1. Get household corded telephones, and ditch the cordless ones. Check it out. I'll bet your cordless phone says something like 2.4 or 5.8 or higher GHz on it. Do you know what that means? GIGAHERTZ. The tip off that hints of IT'S A LOT is the GIGA part. To get a little perspective, microwave ovens hang out in the 2.4GHz range. Boy, they are getting harder and harder to find, but trust me, for every "mini cell-phone tower" cordless phone you replace with a corded version (that doesn't even need electricity!) your operative info body will breathe a sigh of electro-relief.

2. Turn off the wireless hub. I'll wait if you have to read that one twice, so go ahead. Seriously, if you can't live without it, you've got some thinking to do. Remember good ol' stress hormone Mister Cortisol knocking at your door, right? Yes, it is a tradeoff, I know, but what's more important really, your being able to surf the net in bed, or your being able to do anything else in bed? OK. OK. Can't hang with me on this one? At least turn it off at night while your body is trying to catch up from the micro-wave thrashing it got that day.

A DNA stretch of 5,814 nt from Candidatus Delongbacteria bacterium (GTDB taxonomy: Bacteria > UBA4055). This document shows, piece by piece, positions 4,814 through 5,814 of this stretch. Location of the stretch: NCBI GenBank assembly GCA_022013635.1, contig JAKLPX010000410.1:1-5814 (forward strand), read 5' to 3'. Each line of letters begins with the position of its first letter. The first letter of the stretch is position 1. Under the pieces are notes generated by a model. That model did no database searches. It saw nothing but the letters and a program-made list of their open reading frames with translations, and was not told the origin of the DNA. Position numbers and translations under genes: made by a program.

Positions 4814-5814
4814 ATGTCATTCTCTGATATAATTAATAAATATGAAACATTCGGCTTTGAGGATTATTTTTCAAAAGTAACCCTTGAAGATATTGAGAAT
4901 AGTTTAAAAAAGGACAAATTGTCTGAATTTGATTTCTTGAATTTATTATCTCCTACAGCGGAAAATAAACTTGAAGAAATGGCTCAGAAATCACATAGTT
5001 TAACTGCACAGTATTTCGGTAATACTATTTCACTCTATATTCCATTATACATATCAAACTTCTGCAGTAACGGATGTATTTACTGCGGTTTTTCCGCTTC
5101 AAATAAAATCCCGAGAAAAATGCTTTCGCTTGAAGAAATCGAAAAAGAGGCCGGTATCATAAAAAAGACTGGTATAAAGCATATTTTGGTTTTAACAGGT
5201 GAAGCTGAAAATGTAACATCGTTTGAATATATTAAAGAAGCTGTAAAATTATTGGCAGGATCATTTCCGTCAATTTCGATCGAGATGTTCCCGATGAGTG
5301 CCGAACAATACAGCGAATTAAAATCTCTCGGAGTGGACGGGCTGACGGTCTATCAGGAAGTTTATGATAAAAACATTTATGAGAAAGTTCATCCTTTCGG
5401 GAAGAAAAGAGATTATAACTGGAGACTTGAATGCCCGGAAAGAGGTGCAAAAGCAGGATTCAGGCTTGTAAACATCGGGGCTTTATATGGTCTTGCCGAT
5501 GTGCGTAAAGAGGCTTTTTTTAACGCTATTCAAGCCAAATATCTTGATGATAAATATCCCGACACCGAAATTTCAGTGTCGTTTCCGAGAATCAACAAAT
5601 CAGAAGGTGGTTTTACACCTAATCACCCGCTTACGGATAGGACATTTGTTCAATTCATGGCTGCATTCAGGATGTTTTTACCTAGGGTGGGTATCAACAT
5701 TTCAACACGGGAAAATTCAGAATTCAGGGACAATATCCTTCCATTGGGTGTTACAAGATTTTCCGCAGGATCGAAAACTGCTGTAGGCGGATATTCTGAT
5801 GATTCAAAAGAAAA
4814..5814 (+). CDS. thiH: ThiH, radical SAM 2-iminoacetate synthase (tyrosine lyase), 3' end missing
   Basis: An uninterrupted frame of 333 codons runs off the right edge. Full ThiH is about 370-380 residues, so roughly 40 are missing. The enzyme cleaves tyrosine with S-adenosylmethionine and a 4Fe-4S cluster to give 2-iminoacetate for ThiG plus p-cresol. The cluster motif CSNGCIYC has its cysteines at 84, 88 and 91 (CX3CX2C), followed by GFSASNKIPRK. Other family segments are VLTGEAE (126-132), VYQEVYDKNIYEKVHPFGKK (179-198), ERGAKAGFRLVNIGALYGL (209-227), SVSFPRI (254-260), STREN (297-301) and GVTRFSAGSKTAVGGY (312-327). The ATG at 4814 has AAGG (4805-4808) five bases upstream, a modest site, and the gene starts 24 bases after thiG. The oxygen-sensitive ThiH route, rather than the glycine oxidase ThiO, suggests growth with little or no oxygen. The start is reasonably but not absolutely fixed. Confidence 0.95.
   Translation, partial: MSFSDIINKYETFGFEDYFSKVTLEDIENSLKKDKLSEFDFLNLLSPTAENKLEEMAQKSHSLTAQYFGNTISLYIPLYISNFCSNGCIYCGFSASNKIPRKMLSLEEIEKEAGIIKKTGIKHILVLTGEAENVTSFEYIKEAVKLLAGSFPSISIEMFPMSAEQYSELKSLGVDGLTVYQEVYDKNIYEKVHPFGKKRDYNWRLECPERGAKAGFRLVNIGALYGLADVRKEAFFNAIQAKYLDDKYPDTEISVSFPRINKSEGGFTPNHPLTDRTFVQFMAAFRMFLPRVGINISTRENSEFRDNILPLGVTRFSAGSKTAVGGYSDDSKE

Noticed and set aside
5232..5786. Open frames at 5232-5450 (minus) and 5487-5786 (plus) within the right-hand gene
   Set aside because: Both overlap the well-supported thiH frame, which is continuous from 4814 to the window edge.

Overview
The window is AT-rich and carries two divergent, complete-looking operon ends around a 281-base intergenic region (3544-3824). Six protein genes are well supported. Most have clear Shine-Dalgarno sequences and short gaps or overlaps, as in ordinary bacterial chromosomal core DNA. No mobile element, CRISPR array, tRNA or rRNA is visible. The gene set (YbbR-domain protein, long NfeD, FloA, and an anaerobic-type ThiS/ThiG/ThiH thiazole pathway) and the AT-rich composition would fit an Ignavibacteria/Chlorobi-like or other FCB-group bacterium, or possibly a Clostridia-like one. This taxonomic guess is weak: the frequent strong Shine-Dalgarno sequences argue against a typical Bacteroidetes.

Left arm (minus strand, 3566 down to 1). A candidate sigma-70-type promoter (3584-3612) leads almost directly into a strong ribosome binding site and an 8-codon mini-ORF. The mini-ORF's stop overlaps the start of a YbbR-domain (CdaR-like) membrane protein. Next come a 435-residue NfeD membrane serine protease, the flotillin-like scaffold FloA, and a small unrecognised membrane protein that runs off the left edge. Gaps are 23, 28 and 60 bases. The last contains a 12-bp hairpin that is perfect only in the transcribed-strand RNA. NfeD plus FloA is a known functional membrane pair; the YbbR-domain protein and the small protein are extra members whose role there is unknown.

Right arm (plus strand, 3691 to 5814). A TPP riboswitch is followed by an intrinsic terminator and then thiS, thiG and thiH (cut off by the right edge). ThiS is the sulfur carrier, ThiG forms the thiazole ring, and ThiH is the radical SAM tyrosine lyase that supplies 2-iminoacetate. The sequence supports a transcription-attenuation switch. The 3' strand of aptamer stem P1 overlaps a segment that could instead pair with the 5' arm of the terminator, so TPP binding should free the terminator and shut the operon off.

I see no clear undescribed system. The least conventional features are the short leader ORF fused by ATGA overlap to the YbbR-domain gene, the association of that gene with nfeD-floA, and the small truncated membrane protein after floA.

3. Peel the cell phone off your head. I know there's no return in this cell phone-wielding era, but PLEASE - limit your exposure. Some say that for every minute you spend with a cell phone to your head it takes 24 hours for your brain to unscramble itself from it. If something like the word Yikes! went through your brain right now, take heed.


4. Don't eat microwaved food. Hey, you wanted tips, you got 'em. If you always do what you always did, you always get what you always got. Putting microwaved food inside your body is just adding insult to injury. If you want to feel like you can think straight, focus, or just plain relax, you've got to start somewhere. I know I'm way out of the currently politically correct wired-up circles with these tips, but denial ain't going to get ya where you want to go, sorry.